Feeds

US boffins create darkest material ever

Blacker than a black cat in a coal cellar

Choosing a cloud hosting partner with confidence

US researchers announced yesterday they'd concocted the darkest material on the planet - a carbon nanotube substance so black it absorbs more than 99.9 per cent of light, Reuters reports.

In fact, the stuff's so unrelentingly black it's "30 times darker than a carbon substance used by the US National Institute of Standards and Technology as the current benchmark of blackness" and, with a total reflective index of just 0.045 per cent, is over three times blacker than the nickel-phosphorus alloy which currently holds the world's darkest material record.

The new black was created by researchers at Rice University in Houston in conjunction with a team from Rensselaer Polytechnic Institute in Troy, New York. It's made of carbon nanotubes, standing on end "much like a patch of grass". The tubes absorb some of the light falling on them, while the gaps between the "blades" capture the rest. The material's surface is also irregular, to cut reflection.

Pulickel Ajayan, head of the Rice University team, said: "All the light that goes in is basically absorbed. It is almost pushing the limit of how much light can be absorbed into one material."

The researchers have tested the material in visible light, and will now look at how it handles the infrared and ultraviolet spectrums, as well as wavelengths used in communications systems. Ajayan noted: "If you could make materials that would block these radiations, it could have serious applications for stealth and defense."

Civilian uses for the material might include solar energy conversion, infrared detection, or astronomical observation, Ajayan added.

The team is currently seeking a world's darkest material designation by Guinness World Records. If granted, it will complement Ajayan's 2006 Guinness World Record as "co-inventor of the smallest brush in the world".

The research will be published in the upcoming issue of the journal Nano Letters. ®

Bootnote

Cue obligatory Spinal Tap quote. As the band's Nigel Tufnel said: "It's like, how much more black could this be? And the answer is... none. None more black."

Secure remote control for conventional and virtual desktops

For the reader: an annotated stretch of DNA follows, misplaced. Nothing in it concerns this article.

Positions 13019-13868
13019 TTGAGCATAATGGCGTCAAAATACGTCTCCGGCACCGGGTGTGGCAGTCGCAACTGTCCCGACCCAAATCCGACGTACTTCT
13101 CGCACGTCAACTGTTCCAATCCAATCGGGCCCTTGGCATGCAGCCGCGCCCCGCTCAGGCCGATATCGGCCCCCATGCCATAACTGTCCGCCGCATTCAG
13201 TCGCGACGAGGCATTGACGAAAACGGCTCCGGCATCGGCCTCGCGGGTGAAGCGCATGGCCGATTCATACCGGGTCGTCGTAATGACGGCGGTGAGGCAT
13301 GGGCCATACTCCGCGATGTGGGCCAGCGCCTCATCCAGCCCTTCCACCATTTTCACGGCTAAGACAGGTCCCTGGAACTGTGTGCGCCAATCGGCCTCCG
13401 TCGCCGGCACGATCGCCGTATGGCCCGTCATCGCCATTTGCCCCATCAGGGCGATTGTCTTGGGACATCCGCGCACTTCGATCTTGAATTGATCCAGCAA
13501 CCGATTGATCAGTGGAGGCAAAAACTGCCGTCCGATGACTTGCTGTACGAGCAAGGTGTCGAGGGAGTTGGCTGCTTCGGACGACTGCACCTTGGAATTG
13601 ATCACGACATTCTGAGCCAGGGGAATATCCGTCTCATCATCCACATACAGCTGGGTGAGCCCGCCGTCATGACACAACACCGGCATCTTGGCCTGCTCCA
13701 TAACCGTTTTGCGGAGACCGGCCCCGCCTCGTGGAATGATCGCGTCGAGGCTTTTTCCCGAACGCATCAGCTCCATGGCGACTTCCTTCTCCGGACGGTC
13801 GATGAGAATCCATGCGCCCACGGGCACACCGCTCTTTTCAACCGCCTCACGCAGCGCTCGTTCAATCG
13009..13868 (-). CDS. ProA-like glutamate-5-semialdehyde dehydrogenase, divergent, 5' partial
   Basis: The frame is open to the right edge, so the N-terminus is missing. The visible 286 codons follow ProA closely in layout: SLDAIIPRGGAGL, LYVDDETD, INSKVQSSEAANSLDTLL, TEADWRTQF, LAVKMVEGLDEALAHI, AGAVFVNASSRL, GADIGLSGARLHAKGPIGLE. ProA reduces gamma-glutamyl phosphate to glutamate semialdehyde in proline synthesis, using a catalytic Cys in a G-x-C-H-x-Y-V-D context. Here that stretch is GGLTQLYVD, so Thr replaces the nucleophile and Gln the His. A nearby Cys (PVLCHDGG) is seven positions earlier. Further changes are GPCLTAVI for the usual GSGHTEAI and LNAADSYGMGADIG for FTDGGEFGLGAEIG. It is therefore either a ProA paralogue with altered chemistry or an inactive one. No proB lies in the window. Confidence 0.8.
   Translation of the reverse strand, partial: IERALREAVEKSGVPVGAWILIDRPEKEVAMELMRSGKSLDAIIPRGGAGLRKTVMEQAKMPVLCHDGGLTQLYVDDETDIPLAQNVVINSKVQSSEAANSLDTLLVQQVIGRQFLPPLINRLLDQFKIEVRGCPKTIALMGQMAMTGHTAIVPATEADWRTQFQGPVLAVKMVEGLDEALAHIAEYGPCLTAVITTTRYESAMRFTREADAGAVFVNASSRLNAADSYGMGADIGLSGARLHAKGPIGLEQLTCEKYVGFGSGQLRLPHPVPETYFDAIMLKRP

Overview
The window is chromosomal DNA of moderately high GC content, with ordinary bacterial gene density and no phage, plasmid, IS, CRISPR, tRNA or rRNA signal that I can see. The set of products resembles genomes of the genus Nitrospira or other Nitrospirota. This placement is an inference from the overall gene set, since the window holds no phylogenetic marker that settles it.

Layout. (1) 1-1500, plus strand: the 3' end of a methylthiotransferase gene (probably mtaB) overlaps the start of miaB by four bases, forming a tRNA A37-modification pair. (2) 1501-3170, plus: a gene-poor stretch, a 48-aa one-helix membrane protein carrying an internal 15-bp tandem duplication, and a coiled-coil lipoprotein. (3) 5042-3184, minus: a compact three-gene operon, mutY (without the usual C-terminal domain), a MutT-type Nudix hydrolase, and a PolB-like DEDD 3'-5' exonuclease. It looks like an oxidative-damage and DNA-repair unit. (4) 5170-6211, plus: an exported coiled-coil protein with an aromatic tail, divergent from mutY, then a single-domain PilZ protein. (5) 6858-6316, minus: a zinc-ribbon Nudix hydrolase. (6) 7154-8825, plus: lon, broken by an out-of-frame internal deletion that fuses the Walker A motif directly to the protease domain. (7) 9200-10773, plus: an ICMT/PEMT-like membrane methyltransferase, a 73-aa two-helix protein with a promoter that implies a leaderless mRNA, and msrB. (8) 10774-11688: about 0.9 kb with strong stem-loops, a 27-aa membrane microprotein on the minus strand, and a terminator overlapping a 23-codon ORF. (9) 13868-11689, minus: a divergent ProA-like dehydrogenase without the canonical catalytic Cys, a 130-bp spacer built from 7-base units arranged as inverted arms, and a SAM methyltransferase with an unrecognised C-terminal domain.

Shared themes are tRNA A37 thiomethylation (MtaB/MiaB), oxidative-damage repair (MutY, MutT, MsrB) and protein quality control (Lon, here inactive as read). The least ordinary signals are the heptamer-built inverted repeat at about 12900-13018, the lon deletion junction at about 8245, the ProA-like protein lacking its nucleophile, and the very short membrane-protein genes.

More from The Register

next story
GRAV WAVE DRAMA: 'Big Bang echo' may have been grit on the scanner – boffins
Exit Planet Dust on faster-than-light expansion of universe
Mine Bitcoins with PENCIL and PAPER
Forget Sudoku, crunch SHA-256 algos
SpaceX Dragon cargo truck flies 3D printer to ISS: Clawdown in 3, 2...
Craft berths at space station with supplies, experiments, toys
'This BITE MARK is a SMOKING GUN': Boffins probe ancient assault
Tooth embedded in thigh bone may tell who pulled the trigger
DOLPHINS SMELL MAGNETS – did we hear that right, boffins?
Xavier's School for Gifted Magnetotaceans
Big dinosaur wowed females with its ENORMOUS HOOTER
That's right, Doris, I've got biggest snout in the prehistoric world
Japanese volcano eruption reportedly leaves 31 people presumed dead
Hopes fade of finding survivors on Mount Ontake
That glass of water you just drank? It was OLDER than the SUN
One MEELLION years older. Some of it anyway
Canberra drone team dances a samba in Outback Challenge
CSIRO's 'missing bushwalker' found and watered
prev story

Whitepapers

Forging a new future with identity relationship management
Learn about ForgeRock's next generation IRM platform and how it is designed to empower CEOS's and enterprises to engage with consumers.
Storage capacity and performance optimization at Mizuno USA
Mizuno USA turn to Tegile storage technology to solve both their SAN and backup issues.
The next step in data security
With recent increased privacy concerns and computers becoming more powerful, the chance of hackers being able to crack smaller-sized RSA keys increases.
Security for virtualized datacentres
Legacy security solutions are inefficient due to the architectural differences between physical and virtual environments.
A strategic approach to identity relationship management
ForgeRock commissioned Forrester to evaluate companies’ IAM practices and requirements when it comes to customer-facing scenarios versus employee-facing ones.